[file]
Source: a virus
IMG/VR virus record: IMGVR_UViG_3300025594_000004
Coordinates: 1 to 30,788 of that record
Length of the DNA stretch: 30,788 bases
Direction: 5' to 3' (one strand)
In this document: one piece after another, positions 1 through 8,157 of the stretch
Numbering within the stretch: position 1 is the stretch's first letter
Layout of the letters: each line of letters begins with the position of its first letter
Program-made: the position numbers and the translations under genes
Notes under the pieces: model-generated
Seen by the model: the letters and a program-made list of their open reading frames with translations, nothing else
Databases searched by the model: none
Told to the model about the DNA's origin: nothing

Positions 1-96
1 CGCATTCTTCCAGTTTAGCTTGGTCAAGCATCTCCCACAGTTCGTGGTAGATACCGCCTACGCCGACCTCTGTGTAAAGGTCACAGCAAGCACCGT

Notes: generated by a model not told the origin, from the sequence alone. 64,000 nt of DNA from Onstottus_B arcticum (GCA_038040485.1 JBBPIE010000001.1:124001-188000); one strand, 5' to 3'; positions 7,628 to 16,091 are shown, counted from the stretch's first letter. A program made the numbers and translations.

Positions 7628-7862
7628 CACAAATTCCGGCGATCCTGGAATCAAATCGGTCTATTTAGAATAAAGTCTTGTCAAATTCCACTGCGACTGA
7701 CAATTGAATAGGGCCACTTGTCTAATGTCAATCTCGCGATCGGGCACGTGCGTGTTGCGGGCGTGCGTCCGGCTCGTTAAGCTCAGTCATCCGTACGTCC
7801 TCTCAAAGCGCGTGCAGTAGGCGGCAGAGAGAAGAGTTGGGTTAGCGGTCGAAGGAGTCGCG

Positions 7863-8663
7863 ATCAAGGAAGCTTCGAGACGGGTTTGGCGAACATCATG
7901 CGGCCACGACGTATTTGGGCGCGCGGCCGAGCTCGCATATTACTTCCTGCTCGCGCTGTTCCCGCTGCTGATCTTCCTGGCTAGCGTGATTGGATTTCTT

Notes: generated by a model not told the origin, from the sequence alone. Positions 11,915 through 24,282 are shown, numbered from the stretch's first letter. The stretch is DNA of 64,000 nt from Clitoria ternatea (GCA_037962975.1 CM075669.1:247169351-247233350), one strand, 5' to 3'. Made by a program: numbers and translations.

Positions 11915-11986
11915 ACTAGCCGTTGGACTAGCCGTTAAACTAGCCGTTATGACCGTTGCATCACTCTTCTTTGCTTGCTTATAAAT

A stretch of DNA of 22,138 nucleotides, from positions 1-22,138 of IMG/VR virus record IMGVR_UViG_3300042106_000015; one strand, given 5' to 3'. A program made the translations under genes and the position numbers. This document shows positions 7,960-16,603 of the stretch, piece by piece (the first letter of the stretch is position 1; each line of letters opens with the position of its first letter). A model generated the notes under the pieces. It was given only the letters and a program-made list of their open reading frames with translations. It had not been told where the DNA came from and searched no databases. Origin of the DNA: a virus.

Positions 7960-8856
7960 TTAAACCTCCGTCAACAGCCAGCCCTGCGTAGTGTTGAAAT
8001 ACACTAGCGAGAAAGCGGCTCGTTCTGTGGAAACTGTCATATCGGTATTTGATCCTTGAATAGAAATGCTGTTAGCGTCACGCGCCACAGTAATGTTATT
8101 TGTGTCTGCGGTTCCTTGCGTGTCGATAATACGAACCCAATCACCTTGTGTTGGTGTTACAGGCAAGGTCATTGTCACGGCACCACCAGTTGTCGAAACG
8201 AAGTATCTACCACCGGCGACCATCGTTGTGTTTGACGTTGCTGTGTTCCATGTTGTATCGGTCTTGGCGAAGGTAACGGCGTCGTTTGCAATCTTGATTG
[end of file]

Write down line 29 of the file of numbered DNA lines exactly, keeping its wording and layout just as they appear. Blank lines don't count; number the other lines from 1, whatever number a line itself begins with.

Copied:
7960 TTAAACCTCCGTCAACAGCCAGCCCTGCGTAGTGTTGAAAT